Take a walk on the wild side, and Judge Adam Arseneau sings...
The con is on.
From the creators of Spooks (MI-5 in North America) comes Hustle: Complete Season One, a hustler's comedy/drama that plays like a BBC adaptation of Ocean's Eleven: The Series with healthy doses of The Sting and 007 suaveness thrown in for good measure.
Facts of the Case
The con. An invisible crime built on the premise of finding someone who wants something for nothing, and then giving them nothing for something. But nobody plays the long con anymore—too risky, too involved, too difficult. Get in, get the money, and get out is the model of the day.
When Mickey Stone is released from prison (Adrian Lester, The Day After Tomorrow), he decides to put together an old-fashioned crew and play the long con the way it used to be played: choose the mark, play on their desires, set them up, and then reel them in. Never give a sucker an even break.
Mickey, the inside man, gathers a fixer named Ash Morgan (Robert Glenister), a roper named Albert Stroller (the dapper Robert Vaughn, Bullitt, The Man from U.N.C.L.E.), and a beautiful pair of legs, Stacie Monroe (the stunning Jaime Murray) as his team. Soon, a novice short con hustler named Danny (Marc Warren, Green Street Hooligans) wants in on the action and tries to master the subtlety needed to play the long con.
All six episodes from Season One are included:
• "Con 1"
• "Con 2"
• "Con 3"
• "Con 4"
• "Con 5"
• "Con 6"
Within the first ten seconds of the debut episode of Hustle, the character gives a knowing smirk directly into the fourth wall. With this, we already know exactly what kind of show this is to be: a sassy one.
Hustle oozes so much style that the DVD is greasy to the touch. Utterly confident in its smarmy attitude, Hustle is, at its core, surprisingly unoriginal. You have the experienced long con man fresh from a stint in prison who wants to pull "that last big job" before retirement, distracted by the love of a beautiful woman. You have the young, blonde-headed inexperienced short con trickster looking to become a master of the long con, the old experienced roper, and the techie. Sound familiar yet? I'm not sure how many Oceans I count, but it's definitely more than ten. This has all been done before, many times over, but Hustle enjoys itself so much that one cannot help being caught up in the excitement.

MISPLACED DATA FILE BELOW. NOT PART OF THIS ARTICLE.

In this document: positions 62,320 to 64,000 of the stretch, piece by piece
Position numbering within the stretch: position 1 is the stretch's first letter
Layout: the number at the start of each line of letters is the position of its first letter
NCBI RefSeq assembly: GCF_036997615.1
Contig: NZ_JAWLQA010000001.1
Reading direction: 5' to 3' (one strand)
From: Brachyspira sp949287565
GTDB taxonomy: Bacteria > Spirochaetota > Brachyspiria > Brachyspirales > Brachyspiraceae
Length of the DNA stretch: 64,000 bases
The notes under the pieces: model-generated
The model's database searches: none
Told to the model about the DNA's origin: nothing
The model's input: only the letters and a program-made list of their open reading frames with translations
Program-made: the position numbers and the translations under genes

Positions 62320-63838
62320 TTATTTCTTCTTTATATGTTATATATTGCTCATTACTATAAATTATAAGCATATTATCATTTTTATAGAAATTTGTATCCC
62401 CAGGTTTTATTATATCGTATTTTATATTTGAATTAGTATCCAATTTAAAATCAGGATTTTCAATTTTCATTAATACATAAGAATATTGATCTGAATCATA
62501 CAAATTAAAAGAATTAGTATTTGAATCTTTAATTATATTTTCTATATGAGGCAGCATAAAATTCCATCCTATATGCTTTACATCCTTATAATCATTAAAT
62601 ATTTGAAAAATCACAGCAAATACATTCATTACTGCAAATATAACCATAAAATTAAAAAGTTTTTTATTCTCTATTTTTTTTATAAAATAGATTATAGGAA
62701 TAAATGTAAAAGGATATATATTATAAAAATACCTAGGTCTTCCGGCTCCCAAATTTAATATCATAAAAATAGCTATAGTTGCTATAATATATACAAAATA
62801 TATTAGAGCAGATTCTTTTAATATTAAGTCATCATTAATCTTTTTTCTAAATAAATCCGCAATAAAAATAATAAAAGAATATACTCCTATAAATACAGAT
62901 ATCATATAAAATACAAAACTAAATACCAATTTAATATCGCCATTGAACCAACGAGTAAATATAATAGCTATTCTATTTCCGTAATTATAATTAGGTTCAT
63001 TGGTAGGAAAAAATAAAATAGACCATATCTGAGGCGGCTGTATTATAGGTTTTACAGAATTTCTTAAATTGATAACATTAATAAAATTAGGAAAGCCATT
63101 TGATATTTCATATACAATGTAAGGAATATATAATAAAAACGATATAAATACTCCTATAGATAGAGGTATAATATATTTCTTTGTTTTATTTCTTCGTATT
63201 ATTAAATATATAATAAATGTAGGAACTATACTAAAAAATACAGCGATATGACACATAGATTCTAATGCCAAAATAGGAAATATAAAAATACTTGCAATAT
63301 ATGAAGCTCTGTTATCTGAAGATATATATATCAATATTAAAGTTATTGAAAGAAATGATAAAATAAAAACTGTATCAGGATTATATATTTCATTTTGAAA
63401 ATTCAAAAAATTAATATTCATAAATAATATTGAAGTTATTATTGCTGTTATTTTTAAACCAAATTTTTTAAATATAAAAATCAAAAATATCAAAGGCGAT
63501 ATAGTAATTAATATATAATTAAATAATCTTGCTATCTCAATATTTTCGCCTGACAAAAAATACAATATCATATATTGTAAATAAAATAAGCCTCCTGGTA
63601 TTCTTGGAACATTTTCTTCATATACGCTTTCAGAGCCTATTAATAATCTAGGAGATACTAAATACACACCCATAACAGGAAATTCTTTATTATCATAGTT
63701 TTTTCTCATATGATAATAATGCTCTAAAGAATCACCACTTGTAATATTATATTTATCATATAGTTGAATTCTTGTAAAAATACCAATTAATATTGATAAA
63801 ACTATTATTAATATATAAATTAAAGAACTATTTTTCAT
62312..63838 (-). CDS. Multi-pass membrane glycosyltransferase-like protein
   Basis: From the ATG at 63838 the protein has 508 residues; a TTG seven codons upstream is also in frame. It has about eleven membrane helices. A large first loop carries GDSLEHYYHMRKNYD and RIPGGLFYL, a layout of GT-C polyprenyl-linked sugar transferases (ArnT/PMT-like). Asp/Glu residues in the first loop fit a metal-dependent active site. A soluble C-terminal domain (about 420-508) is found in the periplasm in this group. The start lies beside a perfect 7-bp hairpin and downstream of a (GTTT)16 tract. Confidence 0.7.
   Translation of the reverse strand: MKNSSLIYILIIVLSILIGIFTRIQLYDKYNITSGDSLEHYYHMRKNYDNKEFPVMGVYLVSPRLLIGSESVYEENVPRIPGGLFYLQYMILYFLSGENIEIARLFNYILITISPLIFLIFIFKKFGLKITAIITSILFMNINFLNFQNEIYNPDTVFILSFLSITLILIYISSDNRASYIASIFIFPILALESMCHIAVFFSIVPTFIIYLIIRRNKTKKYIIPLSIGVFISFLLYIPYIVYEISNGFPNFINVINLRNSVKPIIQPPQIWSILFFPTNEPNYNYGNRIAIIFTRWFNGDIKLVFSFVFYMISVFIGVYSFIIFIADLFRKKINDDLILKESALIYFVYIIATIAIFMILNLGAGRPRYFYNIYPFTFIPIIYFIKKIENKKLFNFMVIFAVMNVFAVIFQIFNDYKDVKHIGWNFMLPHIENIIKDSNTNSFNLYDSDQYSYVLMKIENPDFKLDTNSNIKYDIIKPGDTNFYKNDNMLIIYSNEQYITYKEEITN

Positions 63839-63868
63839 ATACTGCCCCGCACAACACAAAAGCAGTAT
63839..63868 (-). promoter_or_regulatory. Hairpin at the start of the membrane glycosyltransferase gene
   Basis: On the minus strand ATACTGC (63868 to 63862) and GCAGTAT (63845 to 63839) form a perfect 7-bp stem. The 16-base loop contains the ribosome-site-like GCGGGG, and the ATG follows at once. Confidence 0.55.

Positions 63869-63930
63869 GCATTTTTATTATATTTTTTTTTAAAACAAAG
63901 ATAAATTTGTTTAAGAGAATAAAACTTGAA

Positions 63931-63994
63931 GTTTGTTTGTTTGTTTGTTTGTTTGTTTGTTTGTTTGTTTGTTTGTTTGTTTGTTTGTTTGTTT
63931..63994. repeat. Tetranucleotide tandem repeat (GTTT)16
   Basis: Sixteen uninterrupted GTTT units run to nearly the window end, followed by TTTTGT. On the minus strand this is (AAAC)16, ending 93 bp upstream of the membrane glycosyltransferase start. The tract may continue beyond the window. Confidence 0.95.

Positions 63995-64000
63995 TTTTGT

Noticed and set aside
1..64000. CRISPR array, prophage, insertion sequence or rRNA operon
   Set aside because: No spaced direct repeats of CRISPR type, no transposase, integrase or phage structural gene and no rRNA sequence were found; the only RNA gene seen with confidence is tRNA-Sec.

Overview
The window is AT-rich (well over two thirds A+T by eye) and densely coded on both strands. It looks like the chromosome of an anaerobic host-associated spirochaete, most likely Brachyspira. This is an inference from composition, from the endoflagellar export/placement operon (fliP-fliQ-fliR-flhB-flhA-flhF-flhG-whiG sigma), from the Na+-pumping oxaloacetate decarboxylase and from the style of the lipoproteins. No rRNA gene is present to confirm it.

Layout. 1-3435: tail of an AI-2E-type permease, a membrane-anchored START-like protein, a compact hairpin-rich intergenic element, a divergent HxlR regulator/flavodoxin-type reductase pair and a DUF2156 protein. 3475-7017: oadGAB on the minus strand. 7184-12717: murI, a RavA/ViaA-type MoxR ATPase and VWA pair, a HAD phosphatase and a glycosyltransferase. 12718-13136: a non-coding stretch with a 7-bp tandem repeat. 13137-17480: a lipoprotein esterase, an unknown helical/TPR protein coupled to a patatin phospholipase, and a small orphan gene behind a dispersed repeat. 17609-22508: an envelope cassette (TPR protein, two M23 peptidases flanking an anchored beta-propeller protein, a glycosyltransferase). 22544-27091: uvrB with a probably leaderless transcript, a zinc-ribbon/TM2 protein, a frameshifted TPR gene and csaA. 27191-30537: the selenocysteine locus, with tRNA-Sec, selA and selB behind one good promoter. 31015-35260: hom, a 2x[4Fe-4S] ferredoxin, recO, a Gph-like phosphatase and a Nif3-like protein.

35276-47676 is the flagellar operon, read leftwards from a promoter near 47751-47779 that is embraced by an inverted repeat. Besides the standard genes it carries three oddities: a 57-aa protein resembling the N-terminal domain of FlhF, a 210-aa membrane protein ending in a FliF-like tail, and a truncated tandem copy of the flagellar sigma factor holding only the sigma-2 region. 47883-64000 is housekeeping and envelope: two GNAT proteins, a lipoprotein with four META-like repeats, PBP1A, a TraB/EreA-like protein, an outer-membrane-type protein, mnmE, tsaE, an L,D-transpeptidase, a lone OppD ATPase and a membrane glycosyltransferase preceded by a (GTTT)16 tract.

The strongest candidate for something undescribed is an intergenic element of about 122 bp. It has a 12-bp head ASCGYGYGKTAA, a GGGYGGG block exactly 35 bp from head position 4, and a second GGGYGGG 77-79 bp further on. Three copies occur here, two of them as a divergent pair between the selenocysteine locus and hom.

Yes, there is an element of predictability to the show, since we know the con artists always have one, or two, or three more tricks up their sleeves no matter how bad things seem to be going. The true enjoyment in Hustle is seeing how the devious games of manipulation pan out. For Mickey, the protagonist, the thrill is in the art of the con itself. The money itself is only a fringe benefit, and so it is with the audience: the glory of the show is the con itself, not the outcome. Just try keeping the grin off your face as you watch the deck of cards fall down on the poor, unwitting "marks," executed with diabolical efficiency and impressive foresight.
The con artists in Hustle are not quite villainous; more like right proper scoundrels. They operate by a code of ethics, of a kind, only preying on those wealthy enough and greedy enough to fall for their scams. Swindlers the lot of them, and yet, they are all extremely likable characters. Not necessarily decent characters; after all, the decent thing would be to not grift at all, but this is hardly an alternative for Mickey and his gang. They live for the thrill, for the excitement, and perhaps most importantly, to evade the normality that deadens the souls of modern man. Say what you want about their career path, but for Mickey and company, what they do makes them feel alive.